NEW PORT RICHEY — Commissioner Henry Wilson wanted to give county employees an early Christmas present.
So he piggybacked on a decision by Gov. Rick Scott and suggested giving workers a paid day off on Friday. County workers already will get a vacation day Monday, so many would have a four-day weekend. His proposal passed on a 4-1 vote.
"They haven't had a raise in four years," he said. "This will give them one more day to spend with their families."
Last week, Scott issued an executive order closing all state government offices Friday and giving employees a paid vacation day. Wilson brought up the idea unexpectedly during a portion of Tuesday's commission meeting reserved for miscellaneous matters.
"I think it would be a very generous thing to do," said Commissioner Ted Schrader. "Businesses are shutting down, people are starting to shut down."
But the gesture isn't cheap. The county could spend just shy of $300,000 in extra overtime for critical personnel who must work Friday. Firefighters ($143,000), EMS workers ($73,000) and utilities staffers ($71,000) make up the bulk of that cost.
Only the EMS overtime would come from reserves for the county's general fund, which pays for high-profile services such as the Sheriff's Office, parks and libraries. The county utilities department is funded through customers' bills, and fire services are paid for with a separate property tax charged to homes in unincorporated Pasco.
That price tag concerned Commissioner Jack Mariano, who cast the lone vote against the day off. He acknowledged it's a "great gesture," but said he would have preferred if the holiday were planned and not awarded at the last minute.
Mariano also noted that the county collected roughly $430,000 in new parking and youth sports fees at many county parks this year. That's just a little more than the cost of the extra vacation day. Eliminating the fees, he said, "would benefit all the residents in the county." (Other commissioners noted that much of the extra overtime isn't paid for with general fund property taxes and couldn't be used to offset the parks fees.)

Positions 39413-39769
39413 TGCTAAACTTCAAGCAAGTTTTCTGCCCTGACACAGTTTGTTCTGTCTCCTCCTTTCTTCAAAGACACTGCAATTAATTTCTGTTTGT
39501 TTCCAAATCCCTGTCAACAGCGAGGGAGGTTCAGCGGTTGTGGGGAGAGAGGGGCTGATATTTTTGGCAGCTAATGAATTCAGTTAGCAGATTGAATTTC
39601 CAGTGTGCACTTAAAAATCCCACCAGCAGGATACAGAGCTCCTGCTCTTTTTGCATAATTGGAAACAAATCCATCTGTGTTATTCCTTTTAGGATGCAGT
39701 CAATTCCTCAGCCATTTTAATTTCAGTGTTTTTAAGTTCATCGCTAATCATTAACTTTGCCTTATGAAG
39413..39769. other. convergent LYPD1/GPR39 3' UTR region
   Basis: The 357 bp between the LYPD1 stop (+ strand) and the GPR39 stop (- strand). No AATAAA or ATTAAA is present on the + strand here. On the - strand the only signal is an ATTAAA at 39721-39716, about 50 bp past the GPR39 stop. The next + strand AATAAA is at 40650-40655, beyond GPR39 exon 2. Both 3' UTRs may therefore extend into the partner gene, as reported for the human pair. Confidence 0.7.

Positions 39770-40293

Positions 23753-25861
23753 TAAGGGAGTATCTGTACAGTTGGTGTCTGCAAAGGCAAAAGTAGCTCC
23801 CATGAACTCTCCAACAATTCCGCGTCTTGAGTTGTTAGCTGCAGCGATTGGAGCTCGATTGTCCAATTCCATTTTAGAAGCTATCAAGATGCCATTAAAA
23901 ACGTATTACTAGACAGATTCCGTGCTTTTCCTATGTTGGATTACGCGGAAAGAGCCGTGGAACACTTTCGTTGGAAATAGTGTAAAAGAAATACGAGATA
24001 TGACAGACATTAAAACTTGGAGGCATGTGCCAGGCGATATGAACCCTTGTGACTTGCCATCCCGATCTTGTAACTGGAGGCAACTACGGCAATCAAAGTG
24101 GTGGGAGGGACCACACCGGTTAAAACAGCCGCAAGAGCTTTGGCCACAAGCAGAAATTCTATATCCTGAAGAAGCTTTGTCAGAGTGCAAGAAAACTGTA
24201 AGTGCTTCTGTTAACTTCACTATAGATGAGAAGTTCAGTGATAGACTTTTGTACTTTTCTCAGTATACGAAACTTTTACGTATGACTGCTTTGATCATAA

The move only affects departments, such as permitting and parks, that fall under County Administrator John Gallagher. It's up to each of the elected constitutional officers to decide whether their operations stay open Friday.
Clerk of Courts Paula O'Neil said her office would remain open with a skeleton staff. There are several court hearings scheduled for Friday, and it will also give people a last-minute opportunity to pay fines or handle other court business. Staffers who do work will be given a day off the following Friday, just before New Year's.
Detention and law enforcement staffers under Sheriff Chris Nocco won't be affected. Agency spokesman Kevin Doll said there are no plans to give the day off to non-essential personnel, who can typically leave a few hours early on long holiday weekends.
Several offices will be closed Friday, including the Property Appraiser's office, the Supervisor of Elections office and the Tax Collector's office, which issues driver licenses and auto tags.